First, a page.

Why a mysterious black briefcase follows the US President everywhere

Nuclear footballJamie Chung/Smithsonian InstituteA retired ‘Football’ display at the Smithsonian National Museum of American History.

The so-called nuclear “Football”is a black leather briefcase comprised of top-secret items capable of allowing the US President to authorise a nuclear attack while away from fixed command centres such as the Situation Room in the White House.

Officially referred to as the “president’s emergency satchel,” the unsophisticated-looking portable Football is hand-carried by one of five military aides and is always within reach of the commander in chief, just in case.

According to Bill Gulley, a former Director of the White House Military Office, the ubiquitous Football does not contain a doomsday red button keypad but rather, these four items:

  • A 75-paged Black Book of retaliatory nuclear strike options printed in black and red ink
  • Another black book with a list of classified sites to shelter the president
  • A manila folder containing 10-pages of instructions on how to operate the Emergency Broadcast System
  • An index card with authentication codes

Furthermore, sometimes an antenna can be seen poking out of the briefcase — suggesting that their may be communications equipment also inside.

Football with antennaGetty/Amanda Macias/Business InsiderA member of the U.S. military carries the ‘football,’ the case in his left hand, as he walks behind U.S. President George W. Bush toward Marine One on the South Lawn of the White House August 2, 2005

The nickname Football stems from “Dropkick,” a code name given to a secret nuclear war plan, according to former Secretary of Defence Robert McNamara. Initiating a Dropkick would require one of these Footballs, the Smithsonian Magazine explains.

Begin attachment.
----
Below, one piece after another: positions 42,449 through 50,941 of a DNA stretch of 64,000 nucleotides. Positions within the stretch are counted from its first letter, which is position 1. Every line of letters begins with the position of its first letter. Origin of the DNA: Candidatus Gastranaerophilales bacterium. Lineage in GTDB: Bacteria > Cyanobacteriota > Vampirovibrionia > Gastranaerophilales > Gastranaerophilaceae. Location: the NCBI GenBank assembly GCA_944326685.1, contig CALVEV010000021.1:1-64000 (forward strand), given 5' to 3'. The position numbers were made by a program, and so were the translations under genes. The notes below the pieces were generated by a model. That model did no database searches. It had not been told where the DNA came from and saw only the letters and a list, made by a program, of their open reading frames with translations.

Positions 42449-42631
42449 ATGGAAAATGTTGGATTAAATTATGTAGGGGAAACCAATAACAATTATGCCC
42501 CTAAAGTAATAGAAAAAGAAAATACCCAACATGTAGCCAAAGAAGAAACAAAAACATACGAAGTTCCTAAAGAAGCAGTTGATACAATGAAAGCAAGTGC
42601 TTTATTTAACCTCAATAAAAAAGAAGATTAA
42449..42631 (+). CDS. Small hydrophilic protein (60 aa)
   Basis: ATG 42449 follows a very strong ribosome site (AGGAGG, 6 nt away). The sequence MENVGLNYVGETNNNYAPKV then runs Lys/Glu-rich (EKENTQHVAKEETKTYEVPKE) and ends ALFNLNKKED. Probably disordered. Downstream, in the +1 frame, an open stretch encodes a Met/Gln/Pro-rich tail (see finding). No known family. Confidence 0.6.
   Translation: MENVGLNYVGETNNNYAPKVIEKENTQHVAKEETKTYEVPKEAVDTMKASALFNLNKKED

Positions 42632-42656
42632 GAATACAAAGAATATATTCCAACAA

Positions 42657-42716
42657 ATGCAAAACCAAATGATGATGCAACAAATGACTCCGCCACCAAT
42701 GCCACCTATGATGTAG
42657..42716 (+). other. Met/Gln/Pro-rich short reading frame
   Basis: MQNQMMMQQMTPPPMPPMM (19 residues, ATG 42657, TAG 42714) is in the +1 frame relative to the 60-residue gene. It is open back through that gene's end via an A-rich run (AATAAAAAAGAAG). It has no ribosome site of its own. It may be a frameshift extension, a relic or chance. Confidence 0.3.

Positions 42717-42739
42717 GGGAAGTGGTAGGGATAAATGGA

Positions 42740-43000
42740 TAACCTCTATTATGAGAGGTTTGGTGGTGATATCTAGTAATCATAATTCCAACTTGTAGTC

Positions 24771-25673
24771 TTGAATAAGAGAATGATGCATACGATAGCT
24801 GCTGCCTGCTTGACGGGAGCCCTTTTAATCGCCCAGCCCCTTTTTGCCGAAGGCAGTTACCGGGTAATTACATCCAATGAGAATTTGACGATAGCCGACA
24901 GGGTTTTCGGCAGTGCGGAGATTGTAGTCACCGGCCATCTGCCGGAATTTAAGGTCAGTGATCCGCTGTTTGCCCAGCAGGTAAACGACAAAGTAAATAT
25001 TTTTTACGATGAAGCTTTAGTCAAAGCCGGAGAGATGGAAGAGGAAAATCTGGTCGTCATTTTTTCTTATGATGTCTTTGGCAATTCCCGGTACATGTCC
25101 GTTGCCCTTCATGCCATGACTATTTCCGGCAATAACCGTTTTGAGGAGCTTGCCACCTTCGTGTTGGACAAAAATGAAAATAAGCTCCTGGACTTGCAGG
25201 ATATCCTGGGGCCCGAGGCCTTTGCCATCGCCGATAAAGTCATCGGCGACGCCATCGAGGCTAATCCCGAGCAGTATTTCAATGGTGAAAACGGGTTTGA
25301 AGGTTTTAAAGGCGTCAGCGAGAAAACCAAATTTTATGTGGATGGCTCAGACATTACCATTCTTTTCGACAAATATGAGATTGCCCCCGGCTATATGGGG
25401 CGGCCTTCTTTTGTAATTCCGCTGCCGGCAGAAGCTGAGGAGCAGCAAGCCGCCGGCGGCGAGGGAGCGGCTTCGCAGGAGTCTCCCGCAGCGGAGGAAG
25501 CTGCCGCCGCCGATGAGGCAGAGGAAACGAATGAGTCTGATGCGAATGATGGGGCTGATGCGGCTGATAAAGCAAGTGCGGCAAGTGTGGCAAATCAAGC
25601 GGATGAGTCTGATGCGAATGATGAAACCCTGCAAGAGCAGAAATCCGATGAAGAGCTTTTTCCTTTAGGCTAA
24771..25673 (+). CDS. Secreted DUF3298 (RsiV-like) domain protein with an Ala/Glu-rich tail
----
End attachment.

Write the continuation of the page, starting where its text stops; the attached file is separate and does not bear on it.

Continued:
The military aides selected to carry the briefcase are trained to administer the president for a nuclear attack within minutes.

“You’re always kind of on edge,” recalls then-Air Force major Robert Patterson, who toted the Football for President Bill Clinton.

“I opened it up constantly just to refresh myself, to always be aware of what was in it, all the potential decisions the president could possibly make,” Patterson told the Associated Press.

Nuclear footballCliff Owen/APA military aide carries the ‘Football’, a leather briefcase stocked with the classified nuclear war plans, in his right hand as he walks up the stairs of Air Force One at Andrews Air Force Base, in Md. Wednesday, April 7, 2010.

The ubiquitous Football is always in the same aeroplane, helicopter, car, and elevator alongside the president. When the president is at home, the Football is stored in a secure location inside the White House, the AP reports.

According to Patterson, some aides chased after Clinton while he jogged around the White House compound — all the while lugging the approximately 45-pound briefcase.

The lethal luggage first appeared during Kennedy’s administration, shortly after the Cuban missile crisis in 1962. It became immediately clear to top national security officers that the president needed unlimited access to nuclear war plans after he reportedly posed the following questions during a National Security Council meeting:

Fifty three years later, the regularly-updated Football represents the incredible military might and tremendous responsibility that follows the President’s everywhere.

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